Follow us:

Husky Football Blog

The latest news and analysis on the Montlake Dawgs.

September 8, 2009 at 2:27 PM

On those kickoffs

One of the few real points of contention I sensed from the UW fan base following the LSU game was Washington’s strategy on kickoffs.
As I noted in the prior entry, Steve Sarkisian said on the Pac-10 conference call today that the Huskies wanted to kick it away from LSU’s Trindon Holliday, the reigning 100-meter champ who has three returns for touchdowns in his career.
“We kicked away from him all night,” Sarkisian said. “That was the idea on kickoffs. And the punt game, we were really trying to pin them to the sidelines and I thought our punter did a great job with that as well.”
So now that we have him on the record saying that was indeed the strategy, I thought I’d break down what happened on those kickoffs.
On the first, Erik Folk kicked it to the 24 where Keiland Williams, not Holliday, caught it and returned it seven yards. That’s the drive that ended in a field goal to make it 7-3.
On the second kickoff, Folk kicked it to the 30 where Holliday got it and returned it six yards to the 36. That’s the drive that ended in a Charles Scott fumble at the UW 19.
On the third kickoff, to start the second half, Folk kicked it to the 36 where Chad Jones returned it five yards to the 39. That drive ended three-and-out and in a punt, the Huskies getting the ball at their own 37.
On the fourth kickoff, in the fourth quarter following a field goal that made it 24-16, Folk kicked it to the 28 where Holliday returned it five yards to the 33. That’s the drive that ended in the clinching touchdown.
So LSU’s average drive start on those four kicks was roughly the 35. LSU drove for scores twice, for a total of 10 points, and deep into UW territory another time before fumbling, along with one three-and-out.
With a new kicker and a new special teams, the Husky coaches obviously wanted to take the conservative route. And the execution was undeniable — LSU averaged just 5.8 yards per return.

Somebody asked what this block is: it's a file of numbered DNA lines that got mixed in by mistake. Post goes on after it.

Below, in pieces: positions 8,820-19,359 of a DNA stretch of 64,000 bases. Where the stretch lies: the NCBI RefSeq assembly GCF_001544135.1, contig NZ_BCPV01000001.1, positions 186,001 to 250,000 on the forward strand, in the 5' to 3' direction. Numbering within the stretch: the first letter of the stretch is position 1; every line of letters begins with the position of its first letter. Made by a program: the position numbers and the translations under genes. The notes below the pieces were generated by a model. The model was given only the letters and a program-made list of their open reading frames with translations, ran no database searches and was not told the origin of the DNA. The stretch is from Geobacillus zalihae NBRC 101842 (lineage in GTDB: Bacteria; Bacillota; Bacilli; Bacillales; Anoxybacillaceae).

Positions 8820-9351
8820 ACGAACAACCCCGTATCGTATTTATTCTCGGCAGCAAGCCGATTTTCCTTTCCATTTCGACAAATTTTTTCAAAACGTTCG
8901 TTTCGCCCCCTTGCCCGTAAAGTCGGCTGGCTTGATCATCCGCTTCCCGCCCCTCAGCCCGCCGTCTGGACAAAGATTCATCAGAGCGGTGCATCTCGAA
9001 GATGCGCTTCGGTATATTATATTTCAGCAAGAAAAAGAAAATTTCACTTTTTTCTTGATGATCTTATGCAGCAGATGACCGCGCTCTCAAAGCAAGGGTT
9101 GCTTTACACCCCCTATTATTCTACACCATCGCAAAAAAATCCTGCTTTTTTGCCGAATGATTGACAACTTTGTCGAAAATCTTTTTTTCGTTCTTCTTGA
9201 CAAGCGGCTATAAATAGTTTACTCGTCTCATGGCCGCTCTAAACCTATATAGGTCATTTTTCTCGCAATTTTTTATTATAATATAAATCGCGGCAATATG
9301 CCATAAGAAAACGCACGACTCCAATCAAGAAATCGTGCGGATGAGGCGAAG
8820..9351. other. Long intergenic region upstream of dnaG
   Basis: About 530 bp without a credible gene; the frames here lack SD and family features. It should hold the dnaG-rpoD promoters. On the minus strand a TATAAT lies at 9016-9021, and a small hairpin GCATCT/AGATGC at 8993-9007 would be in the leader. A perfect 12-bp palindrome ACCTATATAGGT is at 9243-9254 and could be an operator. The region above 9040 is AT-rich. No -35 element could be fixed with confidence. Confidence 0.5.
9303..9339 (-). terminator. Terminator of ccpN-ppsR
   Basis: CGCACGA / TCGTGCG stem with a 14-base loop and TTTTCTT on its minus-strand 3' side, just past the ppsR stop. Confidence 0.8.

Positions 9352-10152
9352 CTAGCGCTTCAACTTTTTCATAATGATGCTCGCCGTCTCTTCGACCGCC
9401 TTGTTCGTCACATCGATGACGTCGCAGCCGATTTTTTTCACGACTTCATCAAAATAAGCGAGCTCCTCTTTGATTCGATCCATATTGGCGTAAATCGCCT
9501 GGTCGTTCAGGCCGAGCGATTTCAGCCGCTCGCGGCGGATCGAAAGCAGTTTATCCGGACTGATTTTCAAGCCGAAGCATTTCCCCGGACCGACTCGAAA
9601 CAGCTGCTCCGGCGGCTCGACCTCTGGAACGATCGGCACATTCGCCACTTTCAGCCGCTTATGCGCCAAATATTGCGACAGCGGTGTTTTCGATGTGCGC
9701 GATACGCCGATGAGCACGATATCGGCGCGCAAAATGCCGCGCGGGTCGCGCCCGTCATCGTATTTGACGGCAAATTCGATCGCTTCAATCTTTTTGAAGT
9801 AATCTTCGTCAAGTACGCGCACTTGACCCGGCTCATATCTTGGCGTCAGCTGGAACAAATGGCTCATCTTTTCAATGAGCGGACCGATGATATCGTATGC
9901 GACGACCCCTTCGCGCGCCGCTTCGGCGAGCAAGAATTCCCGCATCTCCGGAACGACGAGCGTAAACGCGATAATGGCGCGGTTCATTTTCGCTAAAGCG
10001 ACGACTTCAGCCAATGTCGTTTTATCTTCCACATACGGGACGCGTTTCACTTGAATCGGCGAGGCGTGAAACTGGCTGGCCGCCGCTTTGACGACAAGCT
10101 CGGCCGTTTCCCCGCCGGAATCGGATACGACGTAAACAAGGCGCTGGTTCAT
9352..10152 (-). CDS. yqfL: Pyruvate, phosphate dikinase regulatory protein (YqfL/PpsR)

But was giving up that field position worth the risk of Holliday getting a running start at a return and maybe breaking one for a TD? Obviously, Sarkisian thought so because he said today he thought it worked out just fine.
The only one you might really argue hurt UW was the last one, where LSU got pretty good field position after the Huskies had cut the lead to eight. Maybe pinning LSU inside the 20 or something would have continued the momentum shift toward UW a little. But LSU frankly moved the ball so easily on that drive — 67 yards in six plays and never as much as a third down — it’s hard to know if it would have mattered.
The stats indicate a definite overall yardage shift in LSU’s favor on kickoffs, however. UW’s average drive start on six kickoffs it received was the 19 (including one pushed back due to a penalty.
Overall, LSU averaged a net of 49.3 yards on its kickoffs while UW was 35.2, obviously a difference of about 14 yards per attempt.
UW’s average start point was impacted largely by the inability to get any long returns — UW averaged just 16.0 yards per return despite getting it deep every time.
But this is unlikely to be a discussion fans will have much this week as I would imagine the Huskies will just kick it away against Idaho and take their chances.
WSU CANCELS 2011 HAWAII GAME — Interesting news today that WSU has pulled out of a scheduled 2011 game to Hawaii What’s interesting about that from a UW standpoint is that the Cougars reportedly cited possible changes to the Pac-10 schedule as a reason. That’s a year the Apple Cup is slated to be played in Seattle but could be played at Qwest Field should UW be able to get funding for a renovation of Husky Stadium.



No personal attacks or insults, no hate speech, no profanity. Please keep the conversation civil and help us moderate this thread by reporting any abuse. See our Commenting FAQ.

The opinions expressed in reader comments are those of the author only, and do not reflect the opinions of The Seattle Times.

The Seattle Times

The door is closed, but it's not locked.

Take a minute to subscribe and continue to enjoy The Seattle Times for as little as 99 cents a week.

Subscription options ►

Already a subscriber?

We've got good news for you. Unlimited content access is included with most subscriptions.

Subscriber login ►
The Seattle Times

To keep reading, you need a subscription upgrade.

We hope you have enjoyed your complimentary access. For unlimited access, please upgrade your digital subscription.

Call customer service at 1.800.542.0820 for assistance with your upgrade or questions about your subscriber status.

The Seattle Times

To keep reading, you need a subscription.

We hope you have enjoyed your complimentary access. Subscribe now for unlimited access!

Subscription options ►

Already a subscriber?

We've got good news for you. Unlimited content access is included with most subscriptions.

Activate Subscriber Account ►